Make your own double-sided magic square. But can you complete both sides once you've made the pieces?

Place the numbers 1 to 10 in the circles so that each number is the difference between the two numbers just below it.

How many ways can you find to do up all four buttons on my coat? How about if I had five buttons? Six ...?

This cube has ink on each face which leaves marks on paper as it is rolled. Can you work out what is on each face and the route it has taken?

In this matching game, you have to decide how long different events take.

First Connect Three game for an adult and child. Use the dice numbers and either addition or subtraction to get three numbers in a straight line.

In this game for two players, you throw two dice and find the product. How many shapes can you draw on the grid which have that area or perimeter?

In how many ways can you stack these rods, following the rules?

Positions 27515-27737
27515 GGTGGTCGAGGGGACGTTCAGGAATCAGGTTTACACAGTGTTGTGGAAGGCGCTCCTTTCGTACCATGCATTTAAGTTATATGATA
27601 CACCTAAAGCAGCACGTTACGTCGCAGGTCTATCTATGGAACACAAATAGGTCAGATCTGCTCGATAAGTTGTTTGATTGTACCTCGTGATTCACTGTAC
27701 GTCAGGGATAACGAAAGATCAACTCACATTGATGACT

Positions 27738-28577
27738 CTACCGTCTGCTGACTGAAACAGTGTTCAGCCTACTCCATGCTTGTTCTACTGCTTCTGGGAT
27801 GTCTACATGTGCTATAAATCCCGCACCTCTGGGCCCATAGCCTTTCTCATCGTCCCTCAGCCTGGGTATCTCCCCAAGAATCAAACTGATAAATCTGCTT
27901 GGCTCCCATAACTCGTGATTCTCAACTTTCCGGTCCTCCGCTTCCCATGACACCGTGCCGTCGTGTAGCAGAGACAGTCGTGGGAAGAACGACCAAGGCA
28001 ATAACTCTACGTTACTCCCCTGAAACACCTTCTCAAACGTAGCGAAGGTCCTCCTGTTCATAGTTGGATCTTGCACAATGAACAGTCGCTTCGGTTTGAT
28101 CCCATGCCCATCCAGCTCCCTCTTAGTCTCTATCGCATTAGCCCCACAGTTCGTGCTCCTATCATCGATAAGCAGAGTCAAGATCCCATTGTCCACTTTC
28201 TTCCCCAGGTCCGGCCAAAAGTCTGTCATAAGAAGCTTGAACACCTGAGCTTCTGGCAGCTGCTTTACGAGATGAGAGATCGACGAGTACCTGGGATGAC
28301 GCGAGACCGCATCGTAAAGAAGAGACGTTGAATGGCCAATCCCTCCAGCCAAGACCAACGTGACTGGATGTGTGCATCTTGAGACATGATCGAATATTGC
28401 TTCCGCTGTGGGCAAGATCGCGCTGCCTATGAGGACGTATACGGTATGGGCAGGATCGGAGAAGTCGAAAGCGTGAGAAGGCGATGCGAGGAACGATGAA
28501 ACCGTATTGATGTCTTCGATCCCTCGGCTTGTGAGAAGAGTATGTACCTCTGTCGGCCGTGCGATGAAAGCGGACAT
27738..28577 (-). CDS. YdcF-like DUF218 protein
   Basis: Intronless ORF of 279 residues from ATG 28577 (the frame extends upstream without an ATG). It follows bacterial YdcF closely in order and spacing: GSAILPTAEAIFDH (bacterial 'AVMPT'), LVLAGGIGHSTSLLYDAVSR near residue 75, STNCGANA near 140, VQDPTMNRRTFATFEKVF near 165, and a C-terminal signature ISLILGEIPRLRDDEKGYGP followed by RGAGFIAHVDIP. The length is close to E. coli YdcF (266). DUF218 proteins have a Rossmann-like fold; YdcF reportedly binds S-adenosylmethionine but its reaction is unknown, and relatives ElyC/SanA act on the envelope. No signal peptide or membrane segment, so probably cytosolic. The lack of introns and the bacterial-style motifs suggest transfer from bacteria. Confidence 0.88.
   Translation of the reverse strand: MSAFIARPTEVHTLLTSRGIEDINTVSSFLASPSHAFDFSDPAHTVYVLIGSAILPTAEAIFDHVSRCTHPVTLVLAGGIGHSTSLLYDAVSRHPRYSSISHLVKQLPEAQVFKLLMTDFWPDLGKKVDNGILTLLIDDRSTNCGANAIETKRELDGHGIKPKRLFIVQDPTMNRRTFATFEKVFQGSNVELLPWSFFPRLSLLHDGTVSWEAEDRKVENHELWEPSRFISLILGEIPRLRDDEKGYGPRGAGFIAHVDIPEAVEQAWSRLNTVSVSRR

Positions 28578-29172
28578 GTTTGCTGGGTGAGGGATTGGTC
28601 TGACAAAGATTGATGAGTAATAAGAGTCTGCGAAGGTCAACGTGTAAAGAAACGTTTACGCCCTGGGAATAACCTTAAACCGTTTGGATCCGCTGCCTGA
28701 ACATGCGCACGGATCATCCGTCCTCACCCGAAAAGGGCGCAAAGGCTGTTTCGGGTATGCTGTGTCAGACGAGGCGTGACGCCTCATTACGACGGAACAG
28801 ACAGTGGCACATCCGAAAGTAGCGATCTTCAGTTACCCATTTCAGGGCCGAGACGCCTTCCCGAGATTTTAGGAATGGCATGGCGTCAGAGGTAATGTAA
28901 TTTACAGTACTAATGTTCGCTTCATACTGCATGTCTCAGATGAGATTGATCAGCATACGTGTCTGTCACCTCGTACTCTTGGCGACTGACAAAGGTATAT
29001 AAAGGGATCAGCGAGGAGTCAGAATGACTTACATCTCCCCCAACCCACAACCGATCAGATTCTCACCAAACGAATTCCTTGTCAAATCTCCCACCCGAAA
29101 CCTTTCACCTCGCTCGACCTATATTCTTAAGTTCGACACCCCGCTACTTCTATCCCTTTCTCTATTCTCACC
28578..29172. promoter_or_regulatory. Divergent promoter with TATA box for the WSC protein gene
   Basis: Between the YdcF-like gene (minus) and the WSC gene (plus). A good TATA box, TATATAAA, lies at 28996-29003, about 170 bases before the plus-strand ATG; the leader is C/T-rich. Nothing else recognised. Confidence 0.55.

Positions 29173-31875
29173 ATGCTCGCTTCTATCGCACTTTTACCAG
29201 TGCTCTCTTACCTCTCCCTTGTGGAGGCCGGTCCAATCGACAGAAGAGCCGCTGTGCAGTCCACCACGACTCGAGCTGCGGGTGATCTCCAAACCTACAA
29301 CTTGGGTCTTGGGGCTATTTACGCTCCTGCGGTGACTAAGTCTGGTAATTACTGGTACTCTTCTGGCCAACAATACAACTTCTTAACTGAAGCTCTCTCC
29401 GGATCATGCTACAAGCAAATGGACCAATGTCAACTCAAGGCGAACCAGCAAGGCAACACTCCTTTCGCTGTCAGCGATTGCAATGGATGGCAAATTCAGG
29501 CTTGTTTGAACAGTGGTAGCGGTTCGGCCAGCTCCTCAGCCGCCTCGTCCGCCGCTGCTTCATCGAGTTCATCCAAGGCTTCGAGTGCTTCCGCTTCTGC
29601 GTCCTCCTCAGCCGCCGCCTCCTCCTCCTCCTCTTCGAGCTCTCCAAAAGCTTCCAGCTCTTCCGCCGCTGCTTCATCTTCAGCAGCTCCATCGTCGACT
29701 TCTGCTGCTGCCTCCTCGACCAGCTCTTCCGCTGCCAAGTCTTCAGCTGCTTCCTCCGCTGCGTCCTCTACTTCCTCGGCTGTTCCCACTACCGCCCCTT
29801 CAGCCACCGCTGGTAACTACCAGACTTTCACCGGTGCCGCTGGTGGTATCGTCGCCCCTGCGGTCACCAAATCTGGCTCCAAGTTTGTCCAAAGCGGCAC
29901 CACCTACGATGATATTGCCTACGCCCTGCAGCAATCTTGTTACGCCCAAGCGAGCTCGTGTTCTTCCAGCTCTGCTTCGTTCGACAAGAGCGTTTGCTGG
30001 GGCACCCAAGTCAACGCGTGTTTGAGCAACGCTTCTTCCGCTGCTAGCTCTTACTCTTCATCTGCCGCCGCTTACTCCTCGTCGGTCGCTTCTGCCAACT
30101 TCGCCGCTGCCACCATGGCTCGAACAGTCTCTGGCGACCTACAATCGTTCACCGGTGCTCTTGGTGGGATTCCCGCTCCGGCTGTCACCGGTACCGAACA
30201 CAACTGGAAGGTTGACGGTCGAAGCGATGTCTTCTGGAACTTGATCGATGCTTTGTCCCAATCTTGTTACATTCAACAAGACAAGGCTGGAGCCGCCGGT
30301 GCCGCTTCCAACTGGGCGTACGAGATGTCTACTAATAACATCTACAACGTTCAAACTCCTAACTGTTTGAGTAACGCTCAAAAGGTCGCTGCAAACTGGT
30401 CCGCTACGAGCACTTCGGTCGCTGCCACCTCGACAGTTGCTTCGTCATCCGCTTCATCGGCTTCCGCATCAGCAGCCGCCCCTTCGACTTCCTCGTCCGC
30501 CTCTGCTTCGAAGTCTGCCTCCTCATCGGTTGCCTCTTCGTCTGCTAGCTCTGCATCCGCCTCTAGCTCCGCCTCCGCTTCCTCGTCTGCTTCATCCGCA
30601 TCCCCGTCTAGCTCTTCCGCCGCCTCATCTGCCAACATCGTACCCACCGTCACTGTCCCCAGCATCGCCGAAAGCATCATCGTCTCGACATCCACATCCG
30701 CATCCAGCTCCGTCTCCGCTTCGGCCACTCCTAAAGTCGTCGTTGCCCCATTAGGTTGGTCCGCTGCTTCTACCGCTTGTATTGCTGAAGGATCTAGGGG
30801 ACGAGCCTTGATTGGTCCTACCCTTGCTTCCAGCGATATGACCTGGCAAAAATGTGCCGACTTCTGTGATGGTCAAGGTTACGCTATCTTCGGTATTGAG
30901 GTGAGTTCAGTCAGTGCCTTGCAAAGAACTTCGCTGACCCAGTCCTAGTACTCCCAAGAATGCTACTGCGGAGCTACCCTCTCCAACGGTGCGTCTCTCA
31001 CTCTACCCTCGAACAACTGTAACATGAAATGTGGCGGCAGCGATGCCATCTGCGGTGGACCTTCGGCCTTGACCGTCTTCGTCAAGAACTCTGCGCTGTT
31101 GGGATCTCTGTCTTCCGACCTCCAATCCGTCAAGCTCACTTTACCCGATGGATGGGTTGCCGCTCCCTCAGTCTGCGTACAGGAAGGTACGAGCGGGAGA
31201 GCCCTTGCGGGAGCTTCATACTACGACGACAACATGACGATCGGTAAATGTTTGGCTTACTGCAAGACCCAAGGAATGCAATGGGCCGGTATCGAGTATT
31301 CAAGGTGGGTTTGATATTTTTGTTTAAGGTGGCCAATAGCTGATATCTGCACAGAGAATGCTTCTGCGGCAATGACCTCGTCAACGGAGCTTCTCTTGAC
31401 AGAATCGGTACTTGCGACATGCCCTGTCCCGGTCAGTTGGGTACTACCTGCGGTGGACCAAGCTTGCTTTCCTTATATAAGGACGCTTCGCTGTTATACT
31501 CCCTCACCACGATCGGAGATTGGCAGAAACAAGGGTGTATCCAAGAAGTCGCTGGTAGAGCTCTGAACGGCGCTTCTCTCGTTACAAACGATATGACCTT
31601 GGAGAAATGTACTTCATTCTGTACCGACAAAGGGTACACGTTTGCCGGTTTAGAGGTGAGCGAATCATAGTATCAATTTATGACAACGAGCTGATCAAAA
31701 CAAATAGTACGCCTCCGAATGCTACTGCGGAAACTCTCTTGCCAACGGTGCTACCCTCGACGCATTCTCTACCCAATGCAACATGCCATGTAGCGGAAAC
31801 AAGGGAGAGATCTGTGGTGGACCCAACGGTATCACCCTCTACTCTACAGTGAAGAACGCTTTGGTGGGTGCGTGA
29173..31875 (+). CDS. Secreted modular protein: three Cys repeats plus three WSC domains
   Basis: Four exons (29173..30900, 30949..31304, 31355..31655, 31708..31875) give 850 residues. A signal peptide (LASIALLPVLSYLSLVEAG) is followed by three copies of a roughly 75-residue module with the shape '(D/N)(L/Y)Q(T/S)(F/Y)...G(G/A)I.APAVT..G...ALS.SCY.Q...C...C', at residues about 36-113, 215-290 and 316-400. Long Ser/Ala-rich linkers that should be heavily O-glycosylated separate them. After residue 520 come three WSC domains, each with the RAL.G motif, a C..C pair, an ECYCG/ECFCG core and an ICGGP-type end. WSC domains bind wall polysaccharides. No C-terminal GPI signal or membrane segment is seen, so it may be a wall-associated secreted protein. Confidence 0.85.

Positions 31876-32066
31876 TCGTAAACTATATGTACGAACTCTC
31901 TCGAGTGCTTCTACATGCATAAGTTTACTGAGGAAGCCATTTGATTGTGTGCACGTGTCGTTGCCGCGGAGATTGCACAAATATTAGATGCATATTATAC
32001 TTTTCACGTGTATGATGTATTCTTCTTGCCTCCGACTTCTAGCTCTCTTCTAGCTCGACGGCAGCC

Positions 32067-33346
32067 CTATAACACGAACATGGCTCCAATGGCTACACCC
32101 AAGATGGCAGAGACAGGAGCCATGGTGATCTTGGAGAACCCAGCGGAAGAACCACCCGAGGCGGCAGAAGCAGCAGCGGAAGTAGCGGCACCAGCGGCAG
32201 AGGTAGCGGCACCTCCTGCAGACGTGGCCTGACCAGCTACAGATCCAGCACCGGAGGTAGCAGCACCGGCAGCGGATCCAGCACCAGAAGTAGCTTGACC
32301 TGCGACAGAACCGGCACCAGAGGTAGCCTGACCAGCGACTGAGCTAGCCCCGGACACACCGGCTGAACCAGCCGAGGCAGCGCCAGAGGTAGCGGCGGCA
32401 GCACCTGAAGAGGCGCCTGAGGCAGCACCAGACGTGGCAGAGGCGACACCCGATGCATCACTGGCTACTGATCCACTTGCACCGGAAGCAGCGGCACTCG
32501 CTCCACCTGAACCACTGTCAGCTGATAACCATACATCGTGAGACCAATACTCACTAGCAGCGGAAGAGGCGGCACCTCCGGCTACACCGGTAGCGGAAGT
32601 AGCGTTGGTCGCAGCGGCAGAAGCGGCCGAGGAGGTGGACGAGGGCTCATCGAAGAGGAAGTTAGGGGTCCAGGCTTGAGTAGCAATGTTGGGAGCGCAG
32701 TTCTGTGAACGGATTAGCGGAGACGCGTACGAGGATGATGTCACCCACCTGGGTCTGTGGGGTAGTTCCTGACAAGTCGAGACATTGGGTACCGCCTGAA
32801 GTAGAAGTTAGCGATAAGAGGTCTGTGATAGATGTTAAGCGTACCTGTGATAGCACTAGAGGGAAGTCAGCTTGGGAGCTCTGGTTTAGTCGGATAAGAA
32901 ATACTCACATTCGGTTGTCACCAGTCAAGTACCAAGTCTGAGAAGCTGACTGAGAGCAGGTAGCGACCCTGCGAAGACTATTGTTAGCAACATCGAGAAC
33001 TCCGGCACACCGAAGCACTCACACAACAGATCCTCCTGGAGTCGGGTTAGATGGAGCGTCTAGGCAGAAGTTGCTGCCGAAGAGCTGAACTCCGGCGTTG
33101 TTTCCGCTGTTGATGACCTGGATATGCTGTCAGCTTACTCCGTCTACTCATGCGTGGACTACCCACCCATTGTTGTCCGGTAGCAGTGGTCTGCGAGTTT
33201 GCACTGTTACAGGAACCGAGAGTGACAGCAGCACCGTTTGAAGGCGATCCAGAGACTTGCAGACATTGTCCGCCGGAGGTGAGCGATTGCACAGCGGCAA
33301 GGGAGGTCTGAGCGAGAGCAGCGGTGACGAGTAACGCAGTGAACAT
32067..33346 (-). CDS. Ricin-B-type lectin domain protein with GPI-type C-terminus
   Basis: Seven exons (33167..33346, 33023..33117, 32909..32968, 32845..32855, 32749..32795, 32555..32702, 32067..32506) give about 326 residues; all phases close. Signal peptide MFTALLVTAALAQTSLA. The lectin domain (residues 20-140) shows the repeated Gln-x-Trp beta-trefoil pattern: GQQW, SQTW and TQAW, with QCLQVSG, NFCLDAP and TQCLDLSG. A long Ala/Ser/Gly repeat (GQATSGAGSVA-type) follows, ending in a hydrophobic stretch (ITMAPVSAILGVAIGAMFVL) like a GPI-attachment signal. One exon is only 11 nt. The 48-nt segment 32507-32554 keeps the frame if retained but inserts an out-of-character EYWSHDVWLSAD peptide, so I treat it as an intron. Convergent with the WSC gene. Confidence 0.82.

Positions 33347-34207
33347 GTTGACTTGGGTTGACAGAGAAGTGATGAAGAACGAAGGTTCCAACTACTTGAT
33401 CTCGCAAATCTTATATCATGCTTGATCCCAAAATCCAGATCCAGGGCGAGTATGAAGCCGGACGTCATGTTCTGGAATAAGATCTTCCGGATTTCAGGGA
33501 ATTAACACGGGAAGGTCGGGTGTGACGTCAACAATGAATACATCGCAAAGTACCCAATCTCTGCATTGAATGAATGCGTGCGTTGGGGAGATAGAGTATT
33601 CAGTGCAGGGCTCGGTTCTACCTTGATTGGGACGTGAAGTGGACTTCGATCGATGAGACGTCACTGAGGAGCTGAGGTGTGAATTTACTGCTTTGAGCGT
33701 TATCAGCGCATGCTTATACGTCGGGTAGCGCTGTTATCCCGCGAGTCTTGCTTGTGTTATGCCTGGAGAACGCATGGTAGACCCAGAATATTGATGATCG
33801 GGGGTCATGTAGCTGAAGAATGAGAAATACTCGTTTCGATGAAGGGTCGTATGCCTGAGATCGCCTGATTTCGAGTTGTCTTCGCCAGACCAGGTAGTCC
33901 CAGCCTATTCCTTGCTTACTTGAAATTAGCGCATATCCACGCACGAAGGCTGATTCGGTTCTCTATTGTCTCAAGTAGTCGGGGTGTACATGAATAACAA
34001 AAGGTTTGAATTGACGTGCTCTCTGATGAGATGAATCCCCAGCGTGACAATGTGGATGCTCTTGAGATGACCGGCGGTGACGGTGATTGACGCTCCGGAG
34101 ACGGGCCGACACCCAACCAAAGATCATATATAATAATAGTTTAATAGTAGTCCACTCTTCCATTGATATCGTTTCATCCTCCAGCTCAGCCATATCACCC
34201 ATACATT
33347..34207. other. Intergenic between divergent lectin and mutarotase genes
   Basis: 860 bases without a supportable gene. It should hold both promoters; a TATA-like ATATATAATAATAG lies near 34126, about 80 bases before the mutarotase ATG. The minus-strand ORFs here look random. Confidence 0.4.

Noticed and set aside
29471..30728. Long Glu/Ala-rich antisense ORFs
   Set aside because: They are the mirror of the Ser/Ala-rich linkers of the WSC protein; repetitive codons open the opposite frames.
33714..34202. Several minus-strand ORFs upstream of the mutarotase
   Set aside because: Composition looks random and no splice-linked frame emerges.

Have a go at this well-known challenge. Can you swap the frogs and toads in as few slides and jumps as possible?

An extra constraint means this Sudoku requires you to think in diagonals as well as horizontal and vertical lines and boxes of nine.

Find out what a "fault-free" rectangle is and try to make some of your own.

A student in a maths class was trying to get some information from her teacher. She was given some clues and then the teacher ended by saying, "Well, how old are they?"

Is it possible to place 2 counters on the 3 by 3 grid so that there is an even number of counters in every row and every column? How about if you have 3 counters or 4 counters or....?